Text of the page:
The rat is so evasive that it scrams into hiding if the CPU temperature rises due to increased anti-malware scanning!
In 2018, an overview into the developments of GravityRAT was published by cybersecurity researchers.
The Gravity remote access tool (RAT) allegedly designed by Pakistani advanced persistent threat hackers—has been used since 2015 in targeted attacks against Indian military services, being mainly focused on Windows operating systems but subsequently with Android targeted as well.
Recently, the spyware rat was inserted into a travel application for users in India but the identified module did not look like a typical piece of Android spyware. For instance, a specific application has to be selected to carry out malicious purposes, and the malicious code was not based on the code of previously-known spyware applications.
This development subsequently motivated researchers at Kaspersky to compare the module with already known APT families. Analysis of the command and control addresses used revealed several additional malicious modules, also related to the actor behind GravityRAT.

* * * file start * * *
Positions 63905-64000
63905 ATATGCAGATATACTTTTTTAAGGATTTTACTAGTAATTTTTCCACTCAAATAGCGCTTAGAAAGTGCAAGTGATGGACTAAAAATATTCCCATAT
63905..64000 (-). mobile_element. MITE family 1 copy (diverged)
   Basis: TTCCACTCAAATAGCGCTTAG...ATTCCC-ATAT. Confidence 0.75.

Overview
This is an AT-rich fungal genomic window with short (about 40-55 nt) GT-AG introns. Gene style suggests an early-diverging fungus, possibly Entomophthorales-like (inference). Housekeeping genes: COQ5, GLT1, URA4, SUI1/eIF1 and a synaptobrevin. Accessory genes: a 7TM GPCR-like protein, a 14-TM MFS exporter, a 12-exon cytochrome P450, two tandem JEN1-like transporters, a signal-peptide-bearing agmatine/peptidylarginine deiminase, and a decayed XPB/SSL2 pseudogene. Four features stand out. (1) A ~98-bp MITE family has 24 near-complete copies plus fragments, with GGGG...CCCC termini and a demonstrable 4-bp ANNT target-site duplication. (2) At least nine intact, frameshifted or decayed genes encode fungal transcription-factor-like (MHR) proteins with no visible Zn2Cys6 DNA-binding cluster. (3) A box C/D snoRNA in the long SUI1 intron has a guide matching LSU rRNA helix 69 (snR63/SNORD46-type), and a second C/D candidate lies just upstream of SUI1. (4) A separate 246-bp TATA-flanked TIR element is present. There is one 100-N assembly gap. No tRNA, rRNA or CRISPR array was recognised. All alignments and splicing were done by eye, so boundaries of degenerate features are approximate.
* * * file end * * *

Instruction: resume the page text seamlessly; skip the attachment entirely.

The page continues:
Overall, more than 10 versions of GravityRAT were found, being distributed under the guise of legitimate applications, such as secure file sharing applications that purportedly help protect users’ devices from encrypting Trojans, or media players. In totality, these modules, when used together, have enabled the group to tap into not just Windows OS, but also Android and IOS platforms.
Do you smell more RATs?
Tatyana Shishkova, a Kaspersky security expert, commented: “Our investigations indicated that the actor behind GravityRAT is continuing to invest in its spying capacities. Cunning disguise and an expanded OS portfolio not only allow us to say that we can expect more incidents with this malware in the APAC region, but this also supports the wider trend that malicious users are not necessarily focused on developing new malware, but developing proven ones instead in an attempt to be as successful as possible.”
Further investigation confirmed that the group behind the malware invested effort into making a multiplatform tool. In addition to targeting Windows operating systems, it can now be used on Android and devices by Apple.
The campaign is still active.